• Advanced Discrete Math

    Discrete mathematics is the study of non-continuous mathematical phenomenon, both finite and infinite. This course will focus on helping students make the transition from problem-based mathematics to proof-based mathematics, with an emphasis on logic and applications in computer science and network theory. Corequisite Precalculus. By department permission (One-half Credit).
  • Advanced Introduction to Logic

    This course is an introduction to both informal and symbolic logic, with an emphasis on presenting, understanding, and evaluating arguments. The first half of the course will focus on the logic of verbal arguments and fallacies, while the second half of the course will focus on symbolizing and proving arguments through truth tables, trees, and formal derivation. Logic inherently provides a link between mathematics and the humanities. Corequisite Precalculus. By department permission (One-half Credit).
  • Advanced Linear Algebra

    A continuation of AB/BC Calculus. Offered alternately with Multivariable Calculus. By department permission. (One Credit)
  • Advanced Multivariable/Vector Calculus

    A continuation of AB/BC Calculus. Topics may include linear algebra, multivariable calculus and differential equations. By department permission. (One Credit)
  • Advanced Projects in Computer Science

    This course gives students with some prior experience in technology an opportunity to dive deeper into programming, operating systems, and networking. Using the Python programming language and Raspberry Pi computers, students code their own projects in networking, databases, gaming, graphical user interfaces, gaming, and the web. Students interested in this course should have previously completed 3D Modeling and Robotic Programming, Advanced Computer Science, or have prior coding experience. (One-Half Credit)
  • Advanced Statistics

    This course is an introduction to the major concepts and tools for collecting, analyzing and drawing conclusions from data. The four broad conceptual themes are: exploring data, planning a study, anticipating patterns, and statistical inference. This course prepares students to take the AP Exam. Prerequisite: Honors Algebra 2/Trig or higher. By department permission. (One Credit)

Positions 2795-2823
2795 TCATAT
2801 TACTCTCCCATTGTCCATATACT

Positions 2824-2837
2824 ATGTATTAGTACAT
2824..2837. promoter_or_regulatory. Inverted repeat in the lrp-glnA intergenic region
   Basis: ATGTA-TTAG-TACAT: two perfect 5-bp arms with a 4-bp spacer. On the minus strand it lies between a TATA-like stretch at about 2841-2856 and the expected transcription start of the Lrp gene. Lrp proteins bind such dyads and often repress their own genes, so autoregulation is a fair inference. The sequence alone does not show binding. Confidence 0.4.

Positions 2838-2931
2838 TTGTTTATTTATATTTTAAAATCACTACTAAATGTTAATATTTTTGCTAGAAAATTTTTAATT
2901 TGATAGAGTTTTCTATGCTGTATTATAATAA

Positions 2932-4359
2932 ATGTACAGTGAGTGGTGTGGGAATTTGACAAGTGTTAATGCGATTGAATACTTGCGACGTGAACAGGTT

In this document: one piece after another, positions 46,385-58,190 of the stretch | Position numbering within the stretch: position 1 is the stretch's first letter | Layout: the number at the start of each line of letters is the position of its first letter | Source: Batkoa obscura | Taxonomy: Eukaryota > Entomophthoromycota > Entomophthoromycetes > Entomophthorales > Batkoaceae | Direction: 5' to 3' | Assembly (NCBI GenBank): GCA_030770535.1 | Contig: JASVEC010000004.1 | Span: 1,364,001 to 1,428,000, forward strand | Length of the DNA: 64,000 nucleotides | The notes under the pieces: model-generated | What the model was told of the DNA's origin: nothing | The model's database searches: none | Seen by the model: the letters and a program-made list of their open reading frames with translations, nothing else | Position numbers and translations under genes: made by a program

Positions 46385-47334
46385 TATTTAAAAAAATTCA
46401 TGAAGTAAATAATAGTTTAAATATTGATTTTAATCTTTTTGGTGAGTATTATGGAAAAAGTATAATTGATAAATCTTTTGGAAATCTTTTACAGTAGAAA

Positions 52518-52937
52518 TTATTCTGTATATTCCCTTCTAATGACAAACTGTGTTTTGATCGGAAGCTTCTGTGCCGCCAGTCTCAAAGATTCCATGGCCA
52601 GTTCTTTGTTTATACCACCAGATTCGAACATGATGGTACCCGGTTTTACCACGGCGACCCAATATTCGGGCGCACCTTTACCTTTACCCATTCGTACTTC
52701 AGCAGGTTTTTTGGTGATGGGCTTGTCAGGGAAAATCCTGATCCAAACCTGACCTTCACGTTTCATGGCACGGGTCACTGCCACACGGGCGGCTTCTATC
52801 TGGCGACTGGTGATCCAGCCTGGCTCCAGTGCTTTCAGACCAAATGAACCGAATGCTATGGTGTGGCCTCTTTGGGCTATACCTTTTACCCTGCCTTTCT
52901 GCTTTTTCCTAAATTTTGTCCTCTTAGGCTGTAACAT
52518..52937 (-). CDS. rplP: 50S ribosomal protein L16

• Algebra 1

    This course introduces students to the axiomatic basis of elementary algebra, while at the same time developing reasoning skills and the ability to use algebra to solve problems, laying a foundation for knowledge needed in subsequent mathematics courses. An introduction to the use of spreadsheets is also provided. (One Credit)
  • Algebra 2 (Fall)

    This course continues the study of algebra and introduces reviewing concepts seen in Algebra 1. Topics include solving equations and inequalities (including absolute value), solving linear systems with a specific focus on linear programming, solving quadratic functions and matrices. (One-Half Credit)
  • Algebra 2 (Spring)

    This course is the continuation of Algebra 2. Topics covered include a review of exponent rules, exponential, logarithmic, and rational functions. A study of probability will include the counting principle, permutations and combinations. (One-half Credit)
  • Algebra 2: Functions & Transformations

    This course is the continuation of Algebra 2 with the specific focus on how functions are transformed. Topics covered include a review of exponent rules, exponential, logarithmic, and rational functions. A study of probability will include the counting principle, permutations and combinations. A problem-based approach will be used to solve application problems. By department permission. (One-half Credit)
  • Calculus